Understanding undisclosed risks is vital to underwriting a commercial property accurately. Often, it’s unknown or incomplete information that proves costly. Past and future site-specific weather events, prior incidents that didn’t result in filed claims, potential risks from neighboring properties — all are risks you need to know about. Verisk’s Peril and Incident Report gives you the complete picture of a property’s risks, allowing you to set premiums more precisely or know which properties not to underwrite.

Verisk’s Peril and Incident Report provides data on unknown risks through verified property data and other sources, giving you information you can’t get anywhere else. You get a historical record for the six most recent years available of reported fire and gas emergency calls — and not just those that resulted in a filed claim. The incidents may suggest the presence of risks and a lack of precautions previously unknown to you that warrant additional examination.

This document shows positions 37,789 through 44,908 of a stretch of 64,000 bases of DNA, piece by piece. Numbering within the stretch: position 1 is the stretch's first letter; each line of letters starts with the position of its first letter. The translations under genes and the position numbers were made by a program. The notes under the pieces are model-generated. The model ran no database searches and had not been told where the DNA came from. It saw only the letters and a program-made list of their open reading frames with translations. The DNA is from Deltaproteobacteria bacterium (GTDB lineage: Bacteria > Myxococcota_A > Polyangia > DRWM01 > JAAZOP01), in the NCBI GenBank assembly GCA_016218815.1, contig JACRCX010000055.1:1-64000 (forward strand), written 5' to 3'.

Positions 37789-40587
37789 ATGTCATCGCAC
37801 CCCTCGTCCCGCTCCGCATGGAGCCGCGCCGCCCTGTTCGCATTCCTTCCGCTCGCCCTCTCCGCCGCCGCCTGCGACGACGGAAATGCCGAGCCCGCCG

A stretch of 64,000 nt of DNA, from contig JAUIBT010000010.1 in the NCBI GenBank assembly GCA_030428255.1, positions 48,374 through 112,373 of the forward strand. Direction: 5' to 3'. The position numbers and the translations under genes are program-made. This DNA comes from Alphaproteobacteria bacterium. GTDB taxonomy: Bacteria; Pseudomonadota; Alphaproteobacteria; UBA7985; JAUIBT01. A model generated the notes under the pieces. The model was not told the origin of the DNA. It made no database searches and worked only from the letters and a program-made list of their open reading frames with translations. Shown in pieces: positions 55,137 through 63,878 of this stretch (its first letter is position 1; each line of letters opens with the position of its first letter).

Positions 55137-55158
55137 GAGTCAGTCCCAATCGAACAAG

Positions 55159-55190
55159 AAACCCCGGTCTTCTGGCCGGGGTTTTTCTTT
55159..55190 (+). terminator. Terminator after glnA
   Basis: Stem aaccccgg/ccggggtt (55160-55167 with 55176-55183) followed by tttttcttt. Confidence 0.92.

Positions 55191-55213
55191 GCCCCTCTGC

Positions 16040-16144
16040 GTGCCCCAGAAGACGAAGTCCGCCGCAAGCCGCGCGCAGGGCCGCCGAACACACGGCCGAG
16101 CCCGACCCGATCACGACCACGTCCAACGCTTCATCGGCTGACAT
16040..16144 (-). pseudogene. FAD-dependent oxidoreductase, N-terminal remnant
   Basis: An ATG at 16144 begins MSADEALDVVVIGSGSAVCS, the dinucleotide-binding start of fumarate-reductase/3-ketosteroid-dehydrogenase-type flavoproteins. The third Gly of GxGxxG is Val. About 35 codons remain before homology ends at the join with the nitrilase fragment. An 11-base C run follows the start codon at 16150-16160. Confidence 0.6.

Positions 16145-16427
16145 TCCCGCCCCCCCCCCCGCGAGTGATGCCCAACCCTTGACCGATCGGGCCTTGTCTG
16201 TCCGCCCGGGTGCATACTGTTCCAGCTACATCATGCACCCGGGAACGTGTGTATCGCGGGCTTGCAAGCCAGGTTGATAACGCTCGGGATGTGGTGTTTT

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The report also covers many other risk factors, such as:

  • Businesses with multiple classifications or engaging in multiple activities
  • Risks imposed by adjacent or nearby properties or occupants
  • Prior incidents of weather, fire, or other damage that didn't result in a filed claim
  • Number and location of fire hydrants and their water flow capabilities
  • Distance of the property to bodies of water

Catastrophe and peril incidents

Understanding the effects of weather events and previous damage is vital. That includes wind events, advanced terrain analytics and nonmodeled hail, lightning strikes, and wildfire events. Drawing on data from the BenchmarkTM weather history database and RespondTM real-time natural hazard analytics, the report details trend indications and historical occurrences down to the street level for the last five years. You also get the date of the last event and our Hail Damage ScoreTM, which shows the probability a property suffered damage in a previous hail event.

You can use this data to better understand risks, align them with your underwriting guidelines, and prioritize inspections for those properties with a history of incidents that didn't result in a corresponding claim — all of which gives you a competitive advantage.

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